Monday, July 19, 1999 Published at 14:46 GMT 15:46 UK
AOL's free ISP targets 'lads'
Lads' mag Maxim sums up Netscape Online's target audience
By Internet Correspondent Chris Nuttall
America Online, the world's largest online service, has finally joined the subscription-free Internet access revolution, announcing Netscape Online, a new "laddish" Internet Service Provider (ISP) for the UK.
AOL UK lost its Number One ISP spot to freeserve and was forced to slash its unlimited-net-access subscription rate from £16.95 to £9.99 in May.
AOL's multi-brand strategy
But AOL UK still has 600,000 subscribers, its sister service Compuserve has 400,000 and the introduction of Netscape Online suggests it at last has a strategy in place to take on its free ISP competitors:
New slice of Net pie
AOL UK's Managing Director David Phillips says Netscape Online can be the best in its class with its "cool" brand name and services. He feels the content of rivals such as freeserve fails to appreciate the audience they are serving.
Mr Phillips disputes that AOL has lost market share in the face of the free ISP movement, claiming AOL UK has 1.5m actual users.
"We have taken time to study this, asked whether this is undermining our flagship position or whether it's creating a new segment. We believe this is a separate value segment, a new slice of the Net pie."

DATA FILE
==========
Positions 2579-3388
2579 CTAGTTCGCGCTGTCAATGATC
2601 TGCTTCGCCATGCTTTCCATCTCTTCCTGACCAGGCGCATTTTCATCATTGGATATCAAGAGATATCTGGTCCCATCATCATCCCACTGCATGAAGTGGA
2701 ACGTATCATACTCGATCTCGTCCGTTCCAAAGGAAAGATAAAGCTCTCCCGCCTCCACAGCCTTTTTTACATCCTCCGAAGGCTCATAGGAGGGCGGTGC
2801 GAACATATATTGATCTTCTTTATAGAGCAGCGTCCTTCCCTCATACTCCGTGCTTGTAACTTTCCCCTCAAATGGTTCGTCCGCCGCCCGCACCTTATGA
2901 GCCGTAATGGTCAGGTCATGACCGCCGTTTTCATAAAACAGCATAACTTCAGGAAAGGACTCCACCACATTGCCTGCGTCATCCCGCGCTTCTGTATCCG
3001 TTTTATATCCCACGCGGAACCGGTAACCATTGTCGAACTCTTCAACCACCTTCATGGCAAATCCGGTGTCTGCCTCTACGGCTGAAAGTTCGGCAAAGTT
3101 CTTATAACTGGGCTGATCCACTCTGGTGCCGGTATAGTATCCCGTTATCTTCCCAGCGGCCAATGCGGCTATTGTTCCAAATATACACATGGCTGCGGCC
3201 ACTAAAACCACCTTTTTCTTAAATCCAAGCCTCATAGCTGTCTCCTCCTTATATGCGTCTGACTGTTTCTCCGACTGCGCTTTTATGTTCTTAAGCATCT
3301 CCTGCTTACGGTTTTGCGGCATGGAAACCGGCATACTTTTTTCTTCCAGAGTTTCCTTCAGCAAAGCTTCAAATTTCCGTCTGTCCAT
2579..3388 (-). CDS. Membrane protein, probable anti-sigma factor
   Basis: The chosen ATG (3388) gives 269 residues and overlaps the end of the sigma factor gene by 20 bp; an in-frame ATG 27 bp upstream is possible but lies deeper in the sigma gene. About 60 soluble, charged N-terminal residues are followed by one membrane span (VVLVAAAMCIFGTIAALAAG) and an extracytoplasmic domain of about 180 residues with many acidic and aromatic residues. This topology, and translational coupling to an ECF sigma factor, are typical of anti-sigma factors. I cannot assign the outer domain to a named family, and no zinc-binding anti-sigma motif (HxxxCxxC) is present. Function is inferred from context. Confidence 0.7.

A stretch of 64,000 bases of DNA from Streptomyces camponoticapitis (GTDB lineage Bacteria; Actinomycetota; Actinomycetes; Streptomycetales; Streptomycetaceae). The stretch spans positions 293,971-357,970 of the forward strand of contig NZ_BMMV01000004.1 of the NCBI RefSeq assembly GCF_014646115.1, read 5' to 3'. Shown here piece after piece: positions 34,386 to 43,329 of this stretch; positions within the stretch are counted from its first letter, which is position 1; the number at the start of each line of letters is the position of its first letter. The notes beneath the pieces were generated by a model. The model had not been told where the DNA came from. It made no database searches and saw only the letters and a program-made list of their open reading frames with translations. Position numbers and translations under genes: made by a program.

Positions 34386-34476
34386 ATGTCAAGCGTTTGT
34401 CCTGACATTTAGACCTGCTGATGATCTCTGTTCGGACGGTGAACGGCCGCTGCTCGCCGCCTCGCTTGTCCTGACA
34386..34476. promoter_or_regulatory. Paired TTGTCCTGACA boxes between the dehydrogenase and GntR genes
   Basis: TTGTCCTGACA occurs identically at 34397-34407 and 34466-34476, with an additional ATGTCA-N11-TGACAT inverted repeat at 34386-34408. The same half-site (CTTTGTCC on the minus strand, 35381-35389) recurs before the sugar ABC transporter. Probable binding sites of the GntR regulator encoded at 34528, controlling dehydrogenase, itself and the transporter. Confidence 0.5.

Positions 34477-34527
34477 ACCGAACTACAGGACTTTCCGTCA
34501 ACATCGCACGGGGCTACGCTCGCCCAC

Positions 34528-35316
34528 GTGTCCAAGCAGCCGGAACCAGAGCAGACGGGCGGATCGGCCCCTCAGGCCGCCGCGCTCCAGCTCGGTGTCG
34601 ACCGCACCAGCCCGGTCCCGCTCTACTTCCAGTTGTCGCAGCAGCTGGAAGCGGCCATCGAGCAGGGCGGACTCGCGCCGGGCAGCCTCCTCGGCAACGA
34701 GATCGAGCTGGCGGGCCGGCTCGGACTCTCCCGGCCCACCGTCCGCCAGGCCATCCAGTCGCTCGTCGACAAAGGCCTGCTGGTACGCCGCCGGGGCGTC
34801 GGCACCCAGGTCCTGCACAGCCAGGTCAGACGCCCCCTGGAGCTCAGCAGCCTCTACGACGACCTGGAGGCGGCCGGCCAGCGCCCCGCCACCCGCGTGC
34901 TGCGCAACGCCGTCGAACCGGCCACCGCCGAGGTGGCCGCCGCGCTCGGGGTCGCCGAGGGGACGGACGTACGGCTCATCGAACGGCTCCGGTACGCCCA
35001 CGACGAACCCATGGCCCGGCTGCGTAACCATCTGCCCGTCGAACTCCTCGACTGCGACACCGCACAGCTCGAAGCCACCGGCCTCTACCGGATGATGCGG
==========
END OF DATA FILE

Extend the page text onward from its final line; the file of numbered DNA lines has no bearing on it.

Netscape Online will launch in mid-August with local call access, 20Mb of free Webspace, unlimited e-mail addresses and 50p-a-minute technical support for members by telephone.
Analysts gave a lukewarm reception to the announcement:
"Our research shows that rather than there being different users, its users having different needs," said Shobhit Kakkar of Fletcher Research.
"The average Net user has 1.4 ISP accounts and 71% of AOL users have more than one account. Netscape Online is a great Internet brand but will AOL members use AOL UK for its content and then Netscape to surf the Web?
" It's a sensible move and I don't think they're coming too late to the market because the switching barriers between free ISPs are very low."